Most of the fathers in my six-year-old son’s class use an instant messaging service called WhatsApp. The idea was to share information regarding school issues, but in reality it became a way of passing on jokes and pictures of women. In the beginning, the pictures were harmless, that is to say, no nudity. However, the other day, a father, who by the way is the father of two girls, sent a photo that was pure porn. It’s not the first time. A few others have sent pictures like that, although the majority doesn’t. This time, I thought about writing something like: “In ten years, this could be your daughter”; “Is this your wife?”; “You’re that desperate?”

I didn’t.

Ok, some context is needed. I am a Dane who lives in Barcelona, Spain. Here, the men are much more machista, male chauvinist, than what I am used to. For example, between 2003 and 2010, 545 women died as victims of domestic violence in Spain—more than two per week.

I am choked; I am surprised, both with what I see and hear, but also with how I react. Silence is consent.

I don’t consent.

I am balancing between being polite versus honest; or rather, being far too polite to be honest.

Gender role, unfortunately, is one of those stiff identities that acts like an unchangeable norm, although all norms are social constructions. They change. We get smarter. Or am I just daydreaming? The identity we attach to being either a girl or a boy, in reality, is quite static.

The other day I was talking with my wife about having a fourth child. We have two boys, four and six years old, followed by a girl, who is now two. At one point, she said, “Smilla might like a new little baby. Girls are like that.”

”Yeah,” I said.

Then something happened. Why did I say “Yeah”?

I realized how many times a day I hear from other parents at the school, or in the park that boys are like that and girls are like this. It always irritates me because I don’t believe that girls or boys have one fixed gender identity. The French philosopher Voltaire once said, “to learn who rules over you, simply find out who you are not allowed to criticize.”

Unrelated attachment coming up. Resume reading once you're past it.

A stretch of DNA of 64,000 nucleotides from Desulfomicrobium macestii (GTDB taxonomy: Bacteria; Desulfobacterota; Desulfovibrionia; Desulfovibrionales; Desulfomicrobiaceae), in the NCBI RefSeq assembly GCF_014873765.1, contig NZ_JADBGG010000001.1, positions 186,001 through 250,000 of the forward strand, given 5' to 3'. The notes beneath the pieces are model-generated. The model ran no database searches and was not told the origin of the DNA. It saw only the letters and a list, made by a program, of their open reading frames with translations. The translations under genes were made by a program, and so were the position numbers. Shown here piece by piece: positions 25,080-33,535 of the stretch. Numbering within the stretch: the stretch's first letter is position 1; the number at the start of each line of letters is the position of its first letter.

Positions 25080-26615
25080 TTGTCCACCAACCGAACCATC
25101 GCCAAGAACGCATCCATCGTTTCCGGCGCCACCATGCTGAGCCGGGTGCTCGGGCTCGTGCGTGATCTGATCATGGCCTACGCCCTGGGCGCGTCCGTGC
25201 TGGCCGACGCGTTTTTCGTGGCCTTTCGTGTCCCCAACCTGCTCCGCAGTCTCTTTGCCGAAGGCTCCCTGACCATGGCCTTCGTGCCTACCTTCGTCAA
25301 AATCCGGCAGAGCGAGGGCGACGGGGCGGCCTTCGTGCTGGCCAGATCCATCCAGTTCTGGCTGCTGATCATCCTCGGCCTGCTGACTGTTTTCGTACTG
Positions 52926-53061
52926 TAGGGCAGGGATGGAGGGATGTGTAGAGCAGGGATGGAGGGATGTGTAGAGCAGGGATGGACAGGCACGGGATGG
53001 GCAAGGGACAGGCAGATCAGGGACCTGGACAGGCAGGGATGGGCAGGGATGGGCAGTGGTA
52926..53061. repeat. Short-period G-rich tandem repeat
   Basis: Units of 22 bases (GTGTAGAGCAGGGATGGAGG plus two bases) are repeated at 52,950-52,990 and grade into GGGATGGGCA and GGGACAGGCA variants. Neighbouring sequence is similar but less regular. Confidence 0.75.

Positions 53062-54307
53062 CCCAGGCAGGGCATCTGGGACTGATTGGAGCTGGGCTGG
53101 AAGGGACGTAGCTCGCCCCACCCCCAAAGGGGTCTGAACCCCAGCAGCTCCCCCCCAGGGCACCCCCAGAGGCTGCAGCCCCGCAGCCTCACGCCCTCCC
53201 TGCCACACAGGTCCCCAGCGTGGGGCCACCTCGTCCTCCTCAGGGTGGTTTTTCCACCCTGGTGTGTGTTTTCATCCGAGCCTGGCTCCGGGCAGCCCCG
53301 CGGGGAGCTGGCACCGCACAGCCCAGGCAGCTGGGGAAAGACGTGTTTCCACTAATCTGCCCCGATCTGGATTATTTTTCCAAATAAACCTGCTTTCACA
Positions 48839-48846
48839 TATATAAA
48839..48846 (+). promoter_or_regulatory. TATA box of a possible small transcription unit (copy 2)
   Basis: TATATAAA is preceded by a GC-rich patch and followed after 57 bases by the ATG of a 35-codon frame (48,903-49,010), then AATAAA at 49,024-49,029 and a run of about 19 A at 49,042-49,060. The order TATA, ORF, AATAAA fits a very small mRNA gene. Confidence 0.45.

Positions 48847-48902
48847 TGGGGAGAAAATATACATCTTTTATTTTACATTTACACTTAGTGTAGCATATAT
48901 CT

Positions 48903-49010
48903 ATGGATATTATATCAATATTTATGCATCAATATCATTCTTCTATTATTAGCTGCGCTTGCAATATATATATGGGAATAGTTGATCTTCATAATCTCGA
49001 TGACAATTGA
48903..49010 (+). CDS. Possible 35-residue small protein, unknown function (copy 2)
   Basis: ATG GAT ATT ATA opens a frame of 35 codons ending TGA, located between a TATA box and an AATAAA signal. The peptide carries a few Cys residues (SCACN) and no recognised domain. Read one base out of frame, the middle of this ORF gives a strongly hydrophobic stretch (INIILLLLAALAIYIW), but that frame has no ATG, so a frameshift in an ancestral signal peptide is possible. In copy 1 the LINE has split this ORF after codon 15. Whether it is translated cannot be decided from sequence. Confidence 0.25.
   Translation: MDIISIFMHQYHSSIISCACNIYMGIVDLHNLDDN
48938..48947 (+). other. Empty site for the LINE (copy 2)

The problem that keeps me from saying something is that I don’t want to offend people. Perhaps, more from being a foreigner, I try to blend in. Also, I know from after more than eight years in Spain that it’s not okay to question the status quo. People are a bit more fragile here. The culture lacks open debate, not just about gender, but also identity, nationality, the civil war, etc. Spanish people shy away from conflicts. Apparently, I do the same. I am turning into glass. Call it integration.

I don’t want to.

So let me man up, as the cliché goes. My daughter is not a princess; I don’t even like the monarchy. My daughter, though, wears pink. Where did this need come from? One day, I woke up and she couldn’t drink or eat if the glass or spoon wasn’t pink. My boys love all the male superheroes, although my four-year-old also likes The Little Mermaid.

Fighting gender stereotypes is like Don Quixote’s fights with windmills. Gender identity doesn’t stand on anything solid, but only upon stupidity.

I have decided that from today onward, I will stop people if they uncritically put boys or girls into idiotic categories. I hope that people would stop me if I were doing the same. I refuse to be ruled by stupidity – or the monarchy. Men are not more ambitious and competitive than women, who are not more empathic or compassionate than men.

It is my ethical responsibility, not only as a father, but as a human being, to stop the spread of stupidity. I will not cultivate politeness when I unequivocally know that not all men dream about becoming a soldier and not all women dream of having their nude photos passed back and forth via WhatsApp. There is an inherent power balance here between men and women. It’s problematic. Often men define the “sexy” gender roles of women, whereas women less often, and less derogatorily, define the “strong” gender roles of men.

It stops here. The silence is over.

By Finn Janning

  • Published in The Transnational. A Literay Magazine, Vol. 3, 2015Transnational.jpg
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